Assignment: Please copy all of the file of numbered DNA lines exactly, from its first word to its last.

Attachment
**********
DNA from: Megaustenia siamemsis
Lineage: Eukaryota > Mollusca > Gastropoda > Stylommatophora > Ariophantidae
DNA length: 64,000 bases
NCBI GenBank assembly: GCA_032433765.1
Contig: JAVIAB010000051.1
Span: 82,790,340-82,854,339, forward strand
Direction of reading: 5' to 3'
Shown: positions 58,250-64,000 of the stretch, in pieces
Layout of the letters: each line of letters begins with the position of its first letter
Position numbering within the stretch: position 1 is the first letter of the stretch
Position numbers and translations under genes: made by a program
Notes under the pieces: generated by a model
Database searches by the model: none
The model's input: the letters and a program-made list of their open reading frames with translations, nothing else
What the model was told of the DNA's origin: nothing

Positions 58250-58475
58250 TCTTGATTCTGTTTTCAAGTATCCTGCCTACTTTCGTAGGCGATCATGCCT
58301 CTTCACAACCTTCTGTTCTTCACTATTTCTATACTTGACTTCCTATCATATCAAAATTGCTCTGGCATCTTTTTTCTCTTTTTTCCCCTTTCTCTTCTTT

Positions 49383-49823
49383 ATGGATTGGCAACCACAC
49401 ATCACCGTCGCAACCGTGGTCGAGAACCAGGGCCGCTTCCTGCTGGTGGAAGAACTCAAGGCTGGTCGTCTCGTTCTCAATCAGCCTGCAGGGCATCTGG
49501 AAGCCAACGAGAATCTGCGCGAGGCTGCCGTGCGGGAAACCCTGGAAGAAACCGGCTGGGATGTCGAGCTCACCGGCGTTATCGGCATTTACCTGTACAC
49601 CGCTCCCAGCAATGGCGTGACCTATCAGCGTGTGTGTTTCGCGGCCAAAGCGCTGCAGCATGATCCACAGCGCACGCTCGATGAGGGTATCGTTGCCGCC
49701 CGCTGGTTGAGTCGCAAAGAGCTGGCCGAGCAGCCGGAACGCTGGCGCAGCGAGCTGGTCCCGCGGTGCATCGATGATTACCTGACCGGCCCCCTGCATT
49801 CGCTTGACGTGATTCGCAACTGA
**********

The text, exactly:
DNA from: Megaustenia siamemsis
Lineage: Eukaryota > Mollusca > Gastropoda > Stylommatophora > Ariophantidae
DNA length: 64,000 bases
NCBI GenBank assembly: GCA_032433765.1
Contig: JAVIAB010000051.1
Span: 82,790,340-82,854,339, forward strand
Direction of reading: 5' to 3'
Shown: positions 58,250-64,000 of the stretch, in pieces
Layout of the letters: each line of letters begins with the position of its first letter
Position numbering within the stretch: position 1 is the first letter of the stretch
Position numbers and translations under genes: made by a program
Notes under the pieces: generated by a model
Database searches by the model: none
The model's input: the letters and a program-made list of their open reading frames with translations, nothing else
What the model was told of the DNA's origin: nothing

Positions 58250-58475
58250 TCTTGATTCTGTTTTCAAGTATCCTGCCTACTTTCGTAGGCGATCATGCCT
58301 CTTCACAACCTTCTGTTCTTCACTATTTCTATACTTGACTTCCTATCATATCAAAATTGCTCTGGCATCTTTTTTCTCTTTTTTCCCCTTTCTCTTCTTT

Positions 49383-49823
49383 ATGGATTGGCAACCACAC
49401 ATCACCGTCGCAACCGTGGTCGAGAACCAGGGCCGCTTCCTGCTGGTGGAAGAACTCAAGGCTGGTCGTCTCGTTCTCAATCAGCCTGCAGGGCATCTGG
49501 AAGCCAACGAGAATCTGCGCGAGGCTGCCGTGCGGGAAACCCTGGAAGAAACCGGCTGGGATGTCGAGCTCACCGGCGTTATCGGCATTTACCTGTACAC
49601 CGCTCCCAGCAATGGCGTGACCTATCAGCGTGTGTGTTTCGCGGCCAAAGCGCTGCAGCATGATCCACAGCGCACGCTCGATGAGGGTATCGTTGCCGCC
49701 CGCTGGTTGAGTCGCAAAGAGCTGGCCGAGCAGCCGGAACGCTGGCGCAGCGAGCTGGTCCCGCGGTGCATCGATGATTACCTGACCGGCCCCCTGCATT
49801 CGCTTGACGTGATTCGCAACTGA